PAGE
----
“This conference also allows us to continue long held rivalries, especially with our sister military institutions. All the institutions in this conference believe as we do that you are not passing the football if you are not passing your academic courses! It is the best of college athletics. Of course, I am personally thrilled to compete with my alma mater, the Coast Guard Academy, as well as to establish new regional rivalries.”

The formation of the NEWMAC will be a reunion for Norwich, Coast Guard, Springfield, WPI and Merchant Marine Academy, who all used to be members of the Freedom Football Conference, which was in existence from 1992-2003.

“I am extremely excited for Norwich football to be a part of the NEWMAC football conference,” said NU Director of Athletics Tony Mariano. “To be able to compete against the high quality of institutions and football programs in this league will further engage alumni and the campus community in what promises to be spirited and sportsmanlike competition.”

“It has always been our goal to be able to compete with USCGA, Merchant Marine and Maine Maritime on a yearly basis and it is very important to our university and our alumni. This is an exciting time for Norwich football and I look forward to the start of the NEWMAC football conference.”

Norwich will remain in the Eastern Collegiate Football Conference (ECFC) for the 2015 and 2016 seasons, before moving to a full NEWMAC league schedule in 2017. The NEWMAC will not be eligible for an automatic bid into the NCAA Division III Tournament until 2019, per the NCAA’s by-laws for new leagues.

Norwich was a founding member of the ECFC, which began play in 2009. The Cadets won two league titles in 2009 and 2011 and made one NCAA Tournament appearance in 2011. NU has made the postseason six straight years with four ECAC Bowl appearances, one ECFC Championship game and the program’s inaugural trip to the NCAA playoffs.

“The opportunity to represent Norwich University as an affiliate member of the NEWMAC is exciting to the athletes and coaches of our football team,” said NU head coach Mark Murnyack. “This change comes with an expression of gratitude to NEWMAC for their welcome to a conference renowned for student-athletes like our own, who strive for excellence; compete with integrity; and display respect in all that they do.”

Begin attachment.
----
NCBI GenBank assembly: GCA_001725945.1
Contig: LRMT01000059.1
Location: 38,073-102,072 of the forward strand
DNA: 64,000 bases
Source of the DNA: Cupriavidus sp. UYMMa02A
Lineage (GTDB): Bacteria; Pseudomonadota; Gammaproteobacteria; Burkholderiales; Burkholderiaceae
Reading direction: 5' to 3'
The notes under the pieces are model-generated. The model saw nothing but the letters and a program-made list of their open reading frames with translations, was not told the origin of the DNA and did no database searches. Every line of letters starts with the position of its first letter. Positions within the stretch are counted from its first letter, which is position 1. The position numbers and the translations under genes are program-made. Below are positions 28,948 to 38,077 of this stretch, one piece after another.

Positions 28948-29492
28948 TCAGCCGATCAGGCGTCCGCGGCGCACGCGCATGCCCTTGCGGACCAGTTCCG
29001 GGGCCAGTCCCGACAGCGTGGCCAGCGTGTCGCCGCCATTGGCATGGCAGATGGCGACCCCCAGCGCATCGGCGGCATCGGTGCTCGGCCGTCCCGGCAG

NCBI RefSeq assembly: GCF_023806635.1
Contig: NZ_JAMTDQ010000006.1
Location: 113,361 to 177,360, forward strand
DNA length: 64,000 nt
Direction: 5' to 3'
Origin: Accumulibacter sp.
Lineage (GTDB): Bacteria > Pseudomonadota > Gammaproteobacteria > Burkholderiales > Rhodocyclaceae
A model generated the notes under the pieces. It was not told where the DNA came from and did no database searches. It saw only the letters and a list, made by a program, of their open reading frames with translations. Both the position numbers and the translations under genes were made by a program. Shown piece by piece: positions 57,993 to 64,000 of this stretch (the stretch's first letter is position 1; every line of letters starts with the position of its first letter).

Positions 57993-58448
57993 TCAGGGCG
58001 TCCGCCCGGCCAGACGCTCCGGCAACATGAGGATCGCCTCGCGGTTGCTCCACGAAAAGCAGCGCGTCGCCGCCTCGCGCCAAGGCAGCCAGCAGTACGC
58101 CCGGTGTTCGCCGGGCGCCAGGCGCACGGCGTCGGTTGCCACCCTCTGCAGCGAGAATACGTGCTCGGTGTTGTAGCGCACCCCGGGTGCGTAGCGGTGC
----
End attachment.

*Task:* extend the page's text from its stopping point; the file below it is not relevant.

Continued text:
“I am mindful of our path to reach this point and forever grateful for the many opportunities, the outstanding competition and the lasting relationships made in the ECFC. Not often do you get the chance to return where you started; I feel as if we are doing this now with Norwich’s move to the NEWMAC. (Old Freedom Football Conference) Schools in this conference are outstanding both athletically and academically, and we look forward to a new beginning that will provide even stronger opportunities for development, growth and leadership of our current team and future players while engaging our fan base as we tackle old rivalries.”

The seven football-playing members of the NEWMAC have combined to go to 13 NCAA Tournaments and have played in 22 ECAC Championship Bowl Games. The NEWMAC will also be looking to add an eighth team prior to beginning play in 2017.

Norwich is coming off a 7-4 season and an ECAC Northeast Bowl Game appearance vs. Salve Regina. The Cadets are 44-21 over the past six seasons, which ranks as the third most wins out of all New England Division III football schools.

“It gives me great pleasure to officially welcome Norwich University to the NEWMAC as associate member in football,” said NEWMAC Executive Director Patrick B. Summers. “It was clear that Norwich’s desire to uphold the NEWMAC’s dedication to both academic and athletic excellence was sincere and made it an ideal fit as a pioneering member for the football conference.”

Norwich will still look to maintain its budding intrastate rivalry with Castleton as a non-league game once the Cadets move to the NEWMAC in 2017. NU opens its 122nd football season on Sept. 5 when it travels to RPI.

NEWMAC video